In 2014, the AER launched a project to help identify the key attributes of an “excellent” regulator, understand how the AER can adopt these attributes, and measure its progress. Tiffany Novotny, director of the Strategy Branch, shares what she learned from her work on the AER’s regulatory excellence project.
Most people don’t aspire to be average, and no one can be exceptional on their own. The AER is no different—we aspire to excellence, and the way we achieve that is by working together.
I would like to personally thank Albertans who came together last fall to weigh in on our model for regulatory excellence. More than 1500 people across the province, both inside and outside our doors, rated the AER’s approach to the University of Pennsylvania’s Penn Program on Regulation’s general framework for excellence, ranked our current performance against that approach, and shared their top priorities.
I am most proud of how we worked together, respected what each person brought to the table, and truly listened to ensure we had a holistic view of what regulatory excellence is.
I certainly had a great time being a part of this initiative, and I’d like to share a few lessons I learned along the way:
There are many ways to involve people – a new digital age means new expectations for Engagement. Through workbooks, an online engagement tool, social media, a web survey, and face-to-face conversations across the province, we cast a broad net to hear from diverse groups of people (including our employees, indigenous peoples, landowners, communities, industry, nongovernment organizations, the Government of Alberta, synergy groups, national and international regulators, academic institutions, and more).
Vulnerability is powerful – we knew we could not simply declare ourselves “excellent” through this work; to understand what regulatory excellence meant we needed help. This means admitting we’re not perfect and asking others where and how to improve. Asking allowed us to collectively define regulatory excellence and develop a model that we can continually measure ourselves against.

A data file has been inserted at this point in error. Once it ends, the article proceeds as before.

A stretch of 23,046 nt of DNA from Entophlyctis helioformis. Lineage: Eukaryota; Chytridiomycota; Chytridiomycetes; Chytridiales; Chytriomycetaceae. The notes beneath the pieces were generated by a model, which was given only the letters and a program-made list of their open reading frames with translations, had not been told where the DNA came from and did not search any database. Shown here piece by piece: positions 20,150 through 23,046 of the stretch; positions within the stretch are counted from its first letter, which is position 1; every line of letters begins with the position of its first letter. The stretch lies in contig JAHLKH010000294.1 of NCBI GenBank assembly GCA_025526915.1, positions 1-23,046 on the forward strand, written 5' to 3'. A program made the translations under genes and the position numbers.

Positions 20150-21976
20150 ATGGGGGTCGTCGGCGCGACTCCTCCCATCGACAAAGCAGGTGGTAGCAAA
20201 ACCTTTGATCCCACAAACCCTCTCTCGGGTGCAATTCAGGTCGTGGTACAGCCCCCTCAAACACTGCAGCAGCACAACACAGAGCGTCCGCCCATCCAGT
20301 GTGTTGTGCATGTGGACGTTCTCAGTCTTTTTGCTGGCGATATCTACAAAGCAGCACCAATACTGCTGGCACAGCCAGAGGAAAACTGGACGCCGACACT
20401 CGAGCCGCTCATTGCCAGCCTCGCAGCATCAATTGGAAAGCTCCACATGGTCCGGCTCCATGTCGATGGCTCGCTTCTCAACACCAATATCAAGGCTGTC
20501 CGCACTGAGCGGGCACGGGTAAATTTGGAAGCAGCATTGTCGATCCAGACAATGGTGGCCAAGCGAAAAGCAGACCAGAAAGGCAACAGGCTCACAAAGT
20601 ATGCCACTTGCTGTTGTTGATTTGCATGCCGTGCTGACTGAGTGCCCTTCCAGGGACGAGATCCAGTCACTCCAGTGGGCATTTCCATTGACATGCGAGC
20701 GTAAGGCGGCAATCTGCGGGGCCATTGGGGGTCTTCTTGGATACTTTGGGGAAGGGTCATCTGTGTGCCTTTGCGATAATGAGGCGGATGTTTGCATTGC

Listening says more – we had to set aside an old belief that top executives had to unilaterally set strategic direction. Through this initiative, we evaluated more than 20 research reports written by academic powerhouses from around the globe and listened to more than 1500 people. We can confidently say that we have learned by including the public and our employees in creating our path forward.
We have to walk the talk – once you put the questions out there and you get answers, you need to do something. We embraced the recommendations from the Penn Program on Regulation, and through the What We Heard report, we showed how the data we collected helped shape our model for regulatory excellence. The information we gathered helped drive tough decisions about gaps, priorities, and next steps.
As we embark on the next phase of our journey, the proof will be in how we embody excellence in all that we do.
As you can imagine, the process was both humbling and immensely valuable. We still have a lot of work to do, and now we have a model that we built together to help us get there.